The fear of God, at least in the sense of being terrified, is not the beginning of wisdom. Rudolf Otto, a German theologian in the early 20thcentury, coined the phrase, mysterium tremendum, in reference to God and fear.  Its translation is what it sounds like–“tremendous mystery.”  It means more literally, “awe-inspiring mystery.”  God is “awe-inspiring mystery” and we approach this reality with deep reverence and awe-filled hope.  It isn’t a fear that makes afraid of the negative consequence of some action; it is an awe that fills us when we realize the opposite—that God’s love and light transform us—and that a spark of this awe-filled mystery is in each of us.  The mysterium tremendum inspires in us humility and respect, and a deep appreciation of the preciousness of all life!

This, I believe is what the psalmist meant when writing, “the fear of God is the beginning of wisdom.”  The beginning of wisdom is seeing the preciousness of all life and understanding that God is in all.  The Church’s message is that we reverence all life and find common ground to create community and enhance life for all.  This is why our Nelson Interfaith Climate Action Collaborative has taken off.  We see this mysterium tremendum in each other’s traditions and values and we affirm that the only way we’re going to confront the climate crisis and the growing crisis of human tribalism and capitalism is by joining our voices together and affirming the mysterium tremendum of mystery, awe and the preciousness of life.  This is why Aretha Franklin was such a powerful singer; she had all the technical tools to sing powerfully, but she sang from her soul.  She sang demanding respect.  She sang with the fundamental hope that as human beings, we can be loving, inclusive, open and life-changing in what we do.  She was an inspiration to me and her music is still full of mysterium tremendum!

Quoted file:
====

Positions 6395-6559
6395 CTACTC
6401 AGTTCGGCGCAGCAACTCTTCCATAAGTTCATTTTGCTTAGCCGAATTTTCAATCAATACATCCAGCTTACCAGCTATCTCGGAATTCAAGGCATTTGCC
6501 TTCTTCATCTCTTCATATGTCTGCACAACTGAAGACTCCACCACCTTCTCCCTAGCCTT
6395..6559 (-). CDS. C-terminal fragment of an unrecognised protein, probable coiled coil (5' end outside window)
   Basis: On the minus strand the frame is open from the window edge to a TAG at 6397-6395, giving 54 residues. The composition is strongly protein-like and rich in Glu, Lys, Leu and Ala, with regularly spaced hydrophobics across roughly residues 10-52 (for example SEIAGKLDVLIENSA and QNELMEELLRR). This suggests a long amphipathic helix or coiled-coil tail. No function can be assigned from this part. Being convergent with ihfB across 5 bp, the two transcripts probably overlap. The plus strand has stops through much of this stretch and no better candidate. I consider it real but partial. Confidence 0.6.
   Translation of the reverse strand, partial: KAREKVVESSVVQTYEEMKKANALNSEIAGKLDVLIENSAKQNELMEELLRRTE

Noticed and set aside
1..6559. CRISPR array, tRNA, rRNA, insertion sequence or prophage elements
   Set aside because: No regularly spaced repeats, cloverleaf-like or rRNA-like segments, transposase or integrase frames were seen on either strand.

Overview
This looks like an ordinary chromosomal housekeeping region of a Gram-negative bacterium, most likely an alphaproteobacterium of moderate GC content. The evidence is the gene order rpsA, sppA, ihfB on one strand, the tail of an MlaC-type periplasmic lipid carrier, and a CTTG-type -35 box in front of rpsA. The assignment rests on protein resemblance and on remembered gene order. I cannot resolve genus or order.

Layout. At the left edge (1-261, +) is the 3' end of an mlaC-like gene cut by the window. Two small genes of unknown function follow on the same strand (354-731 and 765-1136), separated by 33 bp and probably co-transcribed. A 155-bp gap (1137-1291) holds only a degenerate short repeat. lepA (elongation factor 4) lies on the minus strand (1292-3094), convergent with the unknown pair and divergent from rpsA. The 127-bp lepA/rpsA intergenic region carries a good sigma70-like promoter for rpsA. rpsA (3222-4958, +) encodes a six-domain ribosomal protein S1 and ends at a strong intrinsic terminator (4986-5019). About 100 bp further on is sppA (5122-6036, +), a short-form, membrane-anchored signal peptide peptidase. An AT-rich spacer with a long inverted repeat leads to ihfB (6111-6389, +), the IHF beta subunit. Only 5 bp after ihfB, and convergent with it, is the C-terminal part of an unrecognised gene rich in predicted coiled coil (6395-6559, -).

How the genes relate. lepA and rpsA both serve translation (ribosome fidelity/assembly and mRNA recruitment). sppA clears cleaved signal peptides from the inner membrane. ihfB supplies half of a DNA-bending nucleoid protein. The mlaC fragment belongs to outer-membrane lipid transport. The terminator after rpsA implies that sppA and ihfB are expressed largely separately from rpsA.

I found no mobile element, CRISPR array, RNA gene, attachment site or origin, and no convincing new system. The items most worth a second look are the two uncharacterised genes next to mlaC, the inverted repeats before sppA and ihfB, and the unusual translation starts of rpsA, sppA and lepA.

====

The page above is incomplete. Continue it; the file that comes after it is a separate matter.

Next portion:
And in the gospel writer John’s own way, he presents the mysterium tremendum in communion and in the simple task of eating together.  John gives a symbolic meaning to Jesus as the Word of God and when we eat bread together and drink wine—both of which have been blessed—we find a renewed sense of deep awe and hope, a deep love for the world and R-E-S-P-E-C-T.

When we eat earthly things intentionally together, these earthly things take on a greater meaning related to the very essence of God, and that changes how we live our lives.  It invites in us a deep reverence and respect for one another, for life, for that which gives life.  As the theme for this Sunday points out, “reverence leading to awe leading to gratitude.”  And music does this, too, for us all.  Powerful soul music.

We begin in reverence for God’s gift of life found in all life; this leads to a sense of awe and wonder, which in turn leads us to appreciate life and take steps to enhance life and affirm the presence of God in all life.  That’s liberal, progressive Christianity’s message… mysterium tremendum that takes away our fear and calls us to live courageously and hopefully!  And part of that is to live with respect and hope. May Aretha’s music and message live on!

Amen.